Term vs Sense - What's the difference?

term | sense |


As a noun term

is term.

As an adjective sense is

sensible, rational.

Other Comparisons: What's the difference?

term

English

(wikipedia term)

Noun

(en noun)
  • Limitation, restriction or regulation. (rfex)
  • Any of the binding conditions or promises in a legal contract.
  • That which limits the extent of anything; limit; extremity; bound; boundary.
  • * Francis Bacon
  • Corruption is a reciprocal to generation, and they two are as nature's two terms , or boundaries.
  • (geometry) A point, line, or superficies that limits.
  • A line is the term''' of a superficies, and a superficies is the '''term of a solid.
  • A word or phrase, especially one from a specialised area of knowledge.
  • "Algorithm" is a term used in computer science.
  • Relations among people.
  • * , chapter=22
  • , title= The Mirror and the Lamp , passage=Not unnaturally, “Auntie” took this communication in bad part.
  • Part of a year, especially one of the three parts of an academic year.
  • (mathematics) Any value (variable or constant) or expression separated from another term by a space or an appropriate character, in an overall expression or table.
  • (logic) The subject or the predicate of a proposition; one of the three component parts of a syllogism, each one of which is used twice.
  • * Sir W. Hamilton
  • The subject and predicate of a proposition are, after Aristotle, together called its terms or extremes.
  • (architecture) A quadrangular pillar, adorned on top with the figure of a head, as of a man, woman, or satyr.
  • Duration of a set length; period in office of fixed length.
  • (computing) A terminal emulator, a program that emulates a video terminal.
  • (of a patent) The maximum period during which the patent can be maintained into force.
  • (astrology) An essential dignity in which unequal segments of every astrological sign have internal rulerships which affect the power and integrity of each planet in a natal chart.
  • (archaic) A menstrual period.
  • * 1660 , (Samuel Pepys), Diary
  • My wife, after the absence of her terms for seven weeks, gave me hopes of her being with child, but on the last day of the year she hath them again.
  • (nautical) A piece of carved work placed under each end of the taffrail.
  • Derived terms

    {{der3, at term , blanket term , collective term , come to terms , long-term , midterm , short-term , term limit , term logic , term of art , terms and conditions , umbrella term}}

    See also

    * idiom * lexeme * listeme * word

    Verb

    (en verb)
  • To phrase a certain way, especially with an unusual wording.
  • *
  • * {{quote-magazine, year=2013, month=September-October, author=(Henry Petroski)
  • , magazine=(American Scientist), title= The Evolution of Eyeglasses , passage=The ability of a segment of a glass sphere to magnify whatever is placed before it was known around the year 1000, when the spherical segment was called a reading stone, essentially what today we might term a frameless magnifying glass or plain glass paperweight.}}

    sense

    English

    Noun

    (en noun)
  • (senseid) Any of the manners by which living beings perceive the physical world: for humans sight, smell, hearing, touch, taste.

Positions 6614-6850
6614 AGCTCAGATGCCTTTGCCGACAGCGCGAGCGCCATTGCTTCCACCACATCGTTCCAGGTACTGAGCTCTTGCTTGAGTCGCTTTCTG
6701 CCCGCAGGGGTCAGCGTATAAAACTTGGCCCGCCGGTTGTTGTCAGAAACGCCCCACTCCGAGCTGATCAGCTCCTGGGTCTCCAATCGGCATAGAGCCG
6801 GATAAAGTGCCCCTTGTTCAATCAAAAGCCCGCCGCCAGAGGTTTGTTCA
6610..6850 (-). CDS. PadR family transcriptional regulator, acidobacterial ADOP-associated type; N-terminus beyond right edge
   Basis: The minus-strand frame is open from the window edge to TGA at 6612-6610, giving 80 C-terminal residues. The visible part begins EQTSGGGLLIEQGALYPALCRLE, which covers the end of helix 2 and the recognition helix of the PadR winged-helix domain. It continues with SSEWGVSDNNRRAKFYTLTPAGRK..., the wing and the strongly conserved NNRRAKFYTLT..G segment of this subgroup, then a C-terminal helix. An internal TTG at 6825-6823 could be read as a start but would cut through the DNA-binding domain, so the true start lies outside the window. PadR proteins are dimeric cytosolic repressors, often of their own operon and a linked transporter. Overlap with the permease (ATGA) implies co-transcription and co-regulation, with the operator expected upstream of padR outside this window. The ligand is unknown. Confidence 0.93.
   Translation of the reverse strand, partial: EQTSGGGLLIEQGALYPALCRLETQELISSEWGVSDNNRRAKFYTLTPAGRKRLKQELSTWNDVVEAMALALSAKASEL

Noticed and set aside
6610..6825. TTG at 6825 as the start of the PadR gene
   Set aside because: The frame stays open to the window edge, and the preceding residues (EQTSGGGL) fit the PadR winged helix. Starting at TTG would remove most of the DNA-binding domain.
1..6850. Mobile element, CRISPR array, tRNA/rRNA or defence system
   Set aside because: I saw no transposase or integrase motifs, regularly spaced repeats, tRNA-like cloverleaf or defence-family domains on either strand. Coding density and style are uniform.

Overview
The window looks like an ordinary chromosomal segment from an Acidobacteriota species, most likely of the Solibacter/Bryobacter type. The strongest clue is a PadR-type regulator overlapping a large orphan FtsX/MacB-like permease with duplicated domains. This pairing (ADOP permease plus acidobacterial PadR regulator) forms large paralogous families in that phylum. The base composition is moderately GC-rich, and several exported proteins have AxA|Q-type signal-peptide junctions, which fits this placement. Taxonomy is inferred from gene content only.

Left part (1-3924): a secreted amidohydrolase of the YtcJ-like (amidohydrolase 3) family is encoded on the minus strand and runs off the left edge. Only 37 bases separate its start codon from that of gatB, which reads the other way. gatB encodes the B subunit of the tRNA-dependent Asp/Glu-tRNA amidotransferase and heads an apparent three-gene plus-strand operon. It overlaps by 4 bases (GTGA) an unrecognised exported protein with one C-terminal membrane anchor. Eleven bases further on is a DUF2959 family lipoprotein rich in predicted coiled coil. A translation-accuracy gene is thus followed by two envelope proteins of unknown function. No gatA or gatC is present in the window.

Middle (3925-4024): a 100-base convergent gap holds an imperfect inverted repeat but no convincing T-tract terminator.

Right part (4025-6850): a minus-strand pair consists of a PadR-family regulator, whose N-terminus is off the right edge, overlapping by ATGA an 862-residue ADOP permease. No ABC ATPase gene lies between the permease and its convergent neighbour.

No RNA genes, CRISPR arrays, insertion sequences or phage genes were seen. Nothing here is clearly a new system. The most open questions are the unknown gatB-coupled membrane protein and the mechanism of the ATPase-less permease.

• * (and other bibliographic particulars) (William Shakespeare)
  • Let fancy still my sense in Lethe steep.
  • * (and other bibliographic particulars) (Milton)
  • What surmounts the reach / Of human sense I shall delineate.
  • (senseid)Perception through the intellect; apprehension; awareness.
  • a sense of security
  • * (and other bibliographic particulars) Sir (Philip Sidney)
  • this Basilius, having the quick sense of a lover
  • * (and other bibliographic particulars) (John Milton)
  • high disdain from sense of injured merit
  • (senseid)Sound practical or moral judgment.
  • It's common sense not to put metal objects in a microwave oven.
  • * (and other bibliographic particulars) (w, L'Estrange)
  • Some are so hardened in wickedness as to have no sense of the most friendly offices.
  • (senseid)The meaning, reason, or value of something.
  • You don’t make any sense .
    the true sense of words or phrases
  • * Bible, Neh. viii. 8
  • So they read in the book in the law of God distinctly, and gave the sense .
  • * (and other bibliographic particulars) (Shakespeare)
  • I think 'twas in another sense .
  • (senseid)A natural appreciation or ability.
  • A keen musical sense
  • (senseid)(pragmatics) The way that a referent is presented.
  • (senseid)(semantics) A single conventional use of a word; one of the entries for a word in a dictionary.
  • (mathematics) One of two opposite directions in which a vector (especially of motion) may point. See also polarity.
  • (mathematics) One of two opposite directions of rotation, clockwise versus anti-clockwise.
  • (senseid) referring to the strand of a nucleic acid that directly specifies the product.
  • Hyponyms

    * See also

    Derived terms

    * sense of smell (see olfaction) * (l)

    See also

    * business sense * common sense * sixth sense * sight / vision * hearing / audition * taste / gustation * smell / olfaction * touch / tactition * thermoception * nociception * equilibrioception * proprioception

    Verb

    (sens)
  • To use biological senses: to either smell, watch, taste, hear or feel.
  • To instinctively be aware.
  • She immediately sensed her disdain.
  • To comprehend.
  • Statistics

    *

    Anagrams

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